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A solid orange light means you are not getting proper connection from your internet. so you need to follow these steps. 1. make sure your router is properly connected to the modem. 2. Powercycle your router and modem and wait for 1 minute. 3. Now open your router setup page by typing the router ip address and go to WAN settings. 4. Now in the dns zone ...


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My experience is that you should not give the different bands the same SSIDs unless you have two dual band routers and set each router with one particular channel for each band with the same name. Example below: router 1: 2.4ghz TwoFourG set to channel 1 5.0ghz FiveOh set to channel auto *if in complex put next to end of home and ...


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Speaking as a wireless network admin, the short course on 2.4: In most of the world, there are only 3 2.4 GHz channels you should ever use: 1, 6, 11 All the rest of them overlap - the idea that adjacent channels should not interfere with each other is broken in the 2.4 spectrum - accept it and move on. There are only 3, and they are called 1, 6 and 11. ...


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There are multiple things that can happen here: Hidden Node Problem: https://en.wikipedia.org/wiki/Hidden_node_problem IEEE 802.11n 40 MHz channel switching to 20 MHz: Newer WiFi APs support 40 MHz channels and use them. Which is no problem as long as no data flows. When data flows and other nodes also use the same channels the AP might decide to switch ...


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I have a computer where the WLAN says limited connectivity. ... The problems seemed to start when I installed npcap or tried to. I see npcap loopback adaptor listed. (there's a hint there). I'm positive this is a problem with Npcap. I'm not sure if it happens on every machine, but it has happened to 3 entirely different Windows 7 laptops I ...


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The way u have the hub connected it is doing nothing. if the inet connection you have only has 1 external IP address (no DHCP) I think I would have set it up this way: a router (where A is) with 5 (or more) ports connected to the internet. You could use a one port to a 4 or 5 port hub. All other routers connected to the main router or hub. Router A must be ...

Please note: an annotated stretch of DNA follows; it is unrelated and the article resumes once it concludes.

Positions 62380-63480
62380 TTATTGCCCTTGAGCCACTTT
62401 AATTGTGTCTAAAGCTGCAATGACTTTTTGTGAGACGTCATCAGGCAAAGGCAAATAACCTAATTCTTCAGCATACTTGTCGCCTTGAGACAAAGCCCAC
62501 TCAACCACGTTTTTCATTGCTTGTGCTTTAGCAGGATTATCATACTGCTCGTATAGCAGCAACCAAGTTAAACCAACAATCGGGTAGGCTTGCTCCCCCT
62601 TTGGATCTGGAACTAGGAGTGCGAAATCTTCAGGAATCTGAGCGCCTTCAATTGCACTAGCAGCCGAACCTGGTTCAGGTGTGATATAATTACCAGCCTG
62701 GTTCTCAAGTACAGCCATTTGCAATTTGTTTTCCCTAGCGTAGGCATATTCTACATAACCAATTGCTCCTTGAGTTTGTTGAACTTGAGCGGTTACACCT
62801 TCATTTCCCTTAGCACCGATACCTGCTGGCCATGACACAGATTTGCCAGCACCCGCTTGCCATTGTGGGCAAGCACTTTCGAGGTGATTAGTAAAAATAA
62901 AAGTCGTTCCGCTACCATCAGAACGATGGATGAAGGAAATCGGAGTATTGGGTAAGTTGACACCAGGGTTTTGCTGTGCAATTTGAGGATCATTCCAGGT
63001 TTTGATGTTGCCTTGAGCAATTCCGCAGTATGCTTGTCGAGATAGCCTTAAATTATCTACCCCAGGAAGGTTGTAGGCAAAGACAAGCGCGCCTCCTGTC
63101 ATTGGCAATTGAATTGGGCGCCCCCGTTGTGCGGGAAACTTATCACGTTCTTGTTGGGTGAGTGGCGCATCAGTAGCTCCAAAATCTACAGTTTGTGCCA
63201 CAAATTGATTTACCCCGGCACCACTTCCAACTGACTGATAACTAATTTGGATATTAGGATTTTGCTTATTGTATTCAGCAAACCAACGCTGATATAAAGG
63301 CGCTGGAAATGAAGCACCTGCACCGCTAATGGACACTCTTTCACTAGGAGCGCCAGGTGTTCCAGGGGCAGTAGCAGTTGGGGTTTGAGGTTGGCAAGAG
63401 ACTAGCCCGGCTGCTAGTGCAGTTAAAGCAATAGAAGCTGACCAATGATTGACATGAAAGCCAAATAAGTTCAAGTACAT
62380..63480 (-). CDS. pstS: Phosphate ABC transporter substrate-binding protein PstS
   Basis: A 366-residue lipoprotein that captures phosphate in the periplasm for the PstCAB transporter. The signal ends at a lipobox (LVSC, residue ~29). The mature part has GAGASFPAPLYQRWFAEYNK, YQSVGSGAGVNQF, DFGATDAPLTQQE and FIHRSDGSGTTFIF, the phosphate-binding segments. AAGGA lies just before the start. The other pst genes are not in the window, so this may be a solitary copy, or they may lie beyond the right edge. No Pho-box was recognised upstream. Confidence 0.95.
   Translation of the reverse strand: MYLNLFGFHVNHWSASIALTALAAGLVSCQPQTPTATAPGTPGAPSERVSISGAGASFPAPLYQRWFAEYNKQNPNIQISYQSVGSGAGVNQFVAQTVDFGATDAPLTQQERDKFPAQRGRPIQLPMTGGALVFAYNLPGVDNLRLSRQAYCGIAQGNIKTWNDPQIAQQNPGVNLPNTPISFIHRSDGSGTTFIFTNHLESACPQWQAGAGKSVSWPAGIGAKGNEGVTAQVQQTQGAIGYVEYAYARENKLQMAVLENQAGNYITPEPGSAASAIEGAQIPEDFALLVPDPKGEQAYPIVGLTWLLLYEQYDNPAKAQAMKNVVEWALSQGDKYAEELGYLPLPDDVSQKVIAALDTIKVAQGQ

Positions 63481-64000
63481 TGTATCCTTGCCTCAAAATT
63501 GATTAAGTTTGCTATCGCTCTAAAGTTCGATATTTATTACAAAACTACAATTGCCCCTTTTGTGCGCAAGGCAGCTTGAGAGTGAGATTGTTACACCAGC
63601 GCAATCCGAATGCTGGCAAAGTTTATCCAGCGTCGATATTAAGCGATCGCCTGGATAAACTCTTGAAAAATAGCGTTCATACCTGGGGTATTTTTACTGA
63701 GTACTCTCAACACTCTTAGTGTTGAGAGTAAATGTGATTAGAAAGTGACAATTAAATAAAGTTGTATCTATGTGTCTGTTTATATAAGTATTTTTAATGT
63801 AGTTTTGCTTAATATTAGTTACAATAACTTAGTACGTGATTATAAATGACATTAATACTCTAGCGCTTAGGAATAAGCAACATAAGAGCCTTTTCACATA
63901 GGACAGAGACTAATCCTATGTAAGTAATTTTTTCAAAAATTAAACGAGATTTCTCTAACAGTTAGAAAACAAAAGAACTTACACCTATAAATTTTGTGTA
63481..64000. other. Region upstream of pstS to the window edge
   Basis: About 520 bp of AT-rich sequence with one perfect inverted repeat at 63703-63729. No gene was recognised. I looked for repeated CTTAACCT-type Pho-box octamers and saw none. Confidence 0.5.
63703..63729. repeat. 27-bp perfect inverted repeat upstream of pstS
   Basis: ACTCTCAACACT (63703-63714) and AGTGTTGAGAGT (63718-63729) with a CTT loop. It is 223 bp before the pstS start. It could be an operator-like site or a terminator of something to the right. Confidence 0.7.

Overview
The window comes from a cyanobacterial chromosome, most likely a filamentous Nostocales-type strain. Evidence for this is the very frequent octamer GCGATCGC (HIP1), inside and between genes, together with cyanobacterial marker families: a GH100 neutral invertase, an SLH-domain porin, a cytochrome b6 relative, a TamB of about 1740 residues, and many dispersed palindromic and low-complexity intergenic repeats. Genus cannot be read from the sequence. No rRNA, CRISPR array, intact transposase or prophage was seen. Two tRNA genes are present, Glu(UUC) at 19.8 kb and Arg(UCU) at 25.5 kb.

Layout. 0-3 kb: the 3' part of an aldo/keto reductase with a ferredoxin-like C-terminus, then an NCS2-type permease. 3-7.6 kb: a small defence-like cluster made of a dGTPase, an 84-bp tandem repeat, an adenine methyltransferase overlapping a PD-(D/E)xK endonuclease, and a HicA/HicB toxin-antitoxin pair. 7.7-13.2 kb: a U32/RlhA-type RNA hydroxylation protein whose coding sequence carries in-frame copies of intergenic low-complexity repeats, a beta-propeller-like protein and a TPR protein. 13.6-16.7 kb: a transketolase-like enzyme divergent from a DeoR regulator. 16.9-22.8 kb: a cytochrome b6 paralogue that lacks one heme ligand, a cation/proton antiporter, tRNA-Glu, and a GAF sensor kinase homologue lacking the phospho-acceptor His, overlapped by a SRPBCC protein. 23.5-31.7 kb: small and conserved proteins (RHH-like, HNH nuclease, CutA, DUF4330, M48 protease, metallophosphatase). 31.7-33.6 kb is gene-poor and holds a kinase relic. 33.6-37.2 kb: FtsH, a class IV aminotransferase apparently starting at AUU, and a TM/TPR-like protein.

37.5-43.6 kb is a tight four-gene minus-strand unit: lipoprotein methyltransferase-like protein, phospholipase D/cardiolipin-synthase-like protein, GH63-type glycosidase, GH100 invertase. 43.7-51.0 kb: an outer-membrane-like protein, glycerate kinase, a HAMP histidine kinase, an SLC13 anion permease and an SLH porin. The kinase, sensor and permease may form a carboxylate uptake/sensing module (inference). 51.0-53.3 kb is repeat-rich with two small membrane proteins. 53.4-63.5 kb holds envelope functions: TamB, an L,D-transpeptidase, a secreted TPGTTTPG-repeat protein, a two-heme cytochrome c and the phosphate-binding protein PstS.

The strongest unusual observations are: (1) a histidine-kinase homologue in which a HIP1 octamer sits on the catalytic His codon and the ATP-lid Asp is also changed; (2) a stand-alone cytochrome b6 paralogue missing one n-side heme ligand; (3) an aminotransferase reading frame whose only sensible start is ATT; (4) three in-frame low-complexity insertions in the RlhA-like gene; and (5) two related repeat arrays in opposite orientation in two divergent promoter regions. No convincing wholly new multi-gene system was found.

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It turned out only the internet service provider (Ziggo) was able to turn off the wireless for me remotely. I guess they put custom firmware on their modem routers to prevent customers from being… difficult? I imagine they have more problems with people complaining about a lack of wifi, than people wanting it gone.


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Called Virgin Media (150 from landline) and they upgraded my superhub3 firmware to 9.1.88T. Now both Chromecast v1 and v2 are working fine.


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If all you're trying to do is get an Ethernet-only box connected into a wireless network, then yes, this can work. In contrast, if you wanted the Linux box to see this device as if it were a locally connected WLAN card and be able to configure it from the normal WLAN tools and run Wi-Fi network scanners and run 802.11 monitor mode packet captures and ...


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Using RT-N12 D1 in client mode with my laptop connected via ethernet cable right now. I get a stronger signal from distant routers using repeater mode, but WPA seems broken as does MAC filtering (in repeater mode), so I'm having relatively good experiences in client mode as a compromise, for security reasons.


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cheapest fix - use your cable router as a modem, then buy a router that supports mirroring to broadcast your wifi. (*shut off wifi on the cable modem and hard wire the new router to it for internet - that way all wireless traffic gets captured.) You can then pick any connected device as the target of your mirror - pick one with decent storage and remember ...


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What I would do is to let the ISP router as it is, without altering its configuration and then run the three Ethernet cables from each port of the ISP router to every single router BUT connecting the cable to a switch port -not to the WAN port, of each router. On each router (not the ISP) I would deactivate the DCHP server. With this scenario you are to get ...


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Unless you force your client device to choose a specific SSID, it will usually choose the one with the strongest received radio signal. So, if you use the same SSID for both 2.4G and 5G, more than likely the 2.4G radio, which has a longer range and passes through walls and floors better, will be the stronger signal. I set up separate SSIDs with names that ...


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Post please the router model that your ISP gave you, probably there is a way to alter the settings / get into the admin aprt ( routerpwn.com ). The main router - ISP - is the one with the DHCP server so if you put another one after that in Gateway mode it will take IP from the -ISP- router ( let's say 192.168.1.xxx ) and NAT the traffic thru there, so just ...


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Because ping packets need to do this. host1 > router | router > host1. host1 > router | router > host2 | host2 > router | router > host1. If you test it will cable you will get nearly 1ms, but in wireless networking you have got a lot of variables: signal mode, strenght, latency, free bandwith, etc. And yes, how router manage Wi-Fi does the trick. Is not ...



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